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Katie Harding
Dr. Manuela Gonzlez-Bueno
C&T 491
28 June 2016
Cross-Cultural Awareness
1. When the behavior in culture A is identified by an observer from culture B as being the
same as in his/her own culture, but actually has a very different meaning.
One behavior that immediately comes to mind is the motion to beckon someone
to you. The motion is when your palm is face up and you bend your fingers towards
your body to call someone over. In the United States, this is an accepted way to
beckon someone; however, in Korea, this is a very rude way to beckon to a person.
This motion is reserved for pets and animals so to do this to a person is extremely rude
and condescending. In Korea, the proper way to beckon someone is to place your palm
face down and then bend your fingers towards your body.
2. When different behaviors in culture A and B actually have the same meaning.
The way to politely greet one another in America and Korea are different. For
American culture, it is important to be confident and direct. You make eye contact
and shake their hand firmly while greeting them. In Korean culture, looking someone
in the eye who is higher socially than you is very rude. You bow to someone and
politely say hello. Depending on their status, you would bow lower or higher. The
lower you bow, the more respectful it is. In addition, do not have your hands in your
pockets or bow to the side. One must face the person and bow respectfully. Placing
your hands over your stomach is also a polite gesture when bowing.

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3. When the behaviors in cultures A and B have the same meaning, but are distributed
differently in time and space.
Korean food and American food are very different from each other, especially in
how they season the food. Most Koreans think that American food is very salty, while
Americans think that all of the fermented food that Koreans eat is strong and salty.
Each has a different way of bringing out that strong flavor. Also, in America we have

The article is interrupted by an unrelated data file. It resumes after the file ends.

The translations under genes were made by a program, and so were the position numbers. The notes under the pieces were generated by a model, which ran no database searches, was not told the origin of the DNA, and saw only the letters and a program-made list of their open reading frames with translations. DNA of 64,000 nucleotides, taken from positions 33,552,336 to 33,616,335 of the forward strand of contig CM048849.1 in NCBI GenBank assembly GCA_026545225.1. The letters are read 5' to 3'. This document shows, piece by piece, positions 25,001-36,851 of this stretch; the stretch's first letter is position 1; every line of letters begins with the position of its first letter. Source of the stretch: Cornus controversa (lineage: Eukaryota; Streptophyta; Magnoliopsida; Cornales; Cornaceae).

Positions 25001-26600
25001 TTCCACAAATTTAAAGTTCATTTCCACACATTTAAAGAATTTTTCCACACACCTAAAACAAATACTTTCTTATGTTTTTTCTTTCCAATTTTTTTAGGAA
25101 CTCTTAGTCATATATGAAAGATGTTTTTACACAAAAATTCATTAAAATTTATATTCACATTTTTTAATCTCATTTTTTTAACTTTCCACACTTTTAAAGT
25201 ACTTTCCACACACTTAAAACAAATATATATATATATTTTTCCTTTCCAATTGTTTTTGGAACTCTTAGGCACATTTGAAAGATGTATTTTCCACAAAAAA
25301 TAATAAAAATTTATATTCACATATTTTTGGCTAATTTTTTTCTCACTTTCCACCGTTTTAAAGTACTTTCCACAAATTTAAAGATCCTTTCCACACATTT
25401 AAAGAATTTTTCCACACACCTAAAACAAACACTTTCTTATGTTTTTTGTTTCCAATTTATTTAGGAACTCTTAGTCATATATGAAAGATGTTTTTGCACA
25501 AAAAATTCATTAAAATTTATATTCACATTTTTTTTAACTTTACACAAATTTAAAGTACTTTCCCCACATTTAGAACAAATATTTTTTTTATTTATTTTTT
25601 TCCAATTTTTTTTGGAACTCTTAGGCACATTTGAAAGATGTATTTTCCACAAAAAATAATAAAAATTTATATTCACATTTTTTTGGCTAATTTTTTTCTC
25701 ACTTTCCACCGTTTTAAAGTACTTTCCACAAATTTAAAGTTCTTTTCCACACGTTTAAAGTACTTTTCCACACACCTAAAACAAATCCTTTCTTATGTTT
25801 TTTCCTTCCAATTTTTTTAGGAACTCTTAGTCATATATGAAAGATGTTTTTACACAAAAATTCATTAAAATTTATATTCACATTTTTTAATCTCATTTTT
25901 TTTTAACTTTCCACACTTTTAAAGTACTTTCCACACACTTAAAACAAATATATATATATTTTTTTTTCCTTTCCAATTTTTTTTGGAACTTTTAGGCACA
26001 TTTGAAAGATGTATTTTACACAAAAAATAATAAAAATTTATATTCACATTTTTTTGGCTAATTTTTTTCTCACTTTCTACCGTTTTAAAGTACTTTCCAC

sweet breads, but our bread mainly is unflavored for a variety of uses. In Korea, most
of the bread has an added, sweetened taste. It is difficult to find bread that is not
flavored.
4. When members of one culture assume the way they do things is the correct way
(ethnocentrism)
One aspect of Korean culture that some Americans assume is wrong is the social
hierarchy of Korea. You show respect and listen to people who are older than you or
higher in social status. Some people only see the negatives of this structure, such as
higher ups pressuring coworkers or other people to do things they might not
necessarily want to do. However, there are positives to this structure as well. There is a
respect for the elderly and taking care of your elders that a lot of American culture has
lost. In America, the youth tend to be glorified and the older population not regarded
as important as they deserve. There is so much value in having respect for others and
for those older than you.
5. When members of culture A assume that culture B is uniform (stereotyping).
In general, there are many stereotypes that each culture has about the other.
Americans think that Asians are good at math, are short, and look younger than they

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actually are. This leads to a lot of Asians in America being made fun of and
discriminated against. A lot of Americans see Asia as one entity, one homogenous
culture, and do not view it as separate cultures. Mainly, people see Asia as China.
Some stereotypes Koreans have about Americans are that they are loud, blonde, and
have a lot of money. Americans who do not fit this stereotype sometimes are not
considered American by Koreans. Those who do not have blonde hair and blue eyes
might be asked multiple times where they are from. Also, they tend to see Americans
as living a free life, a life of opportunity. However, there are many problems and
limitations when living in America; it is not just a life that is full of opportunity.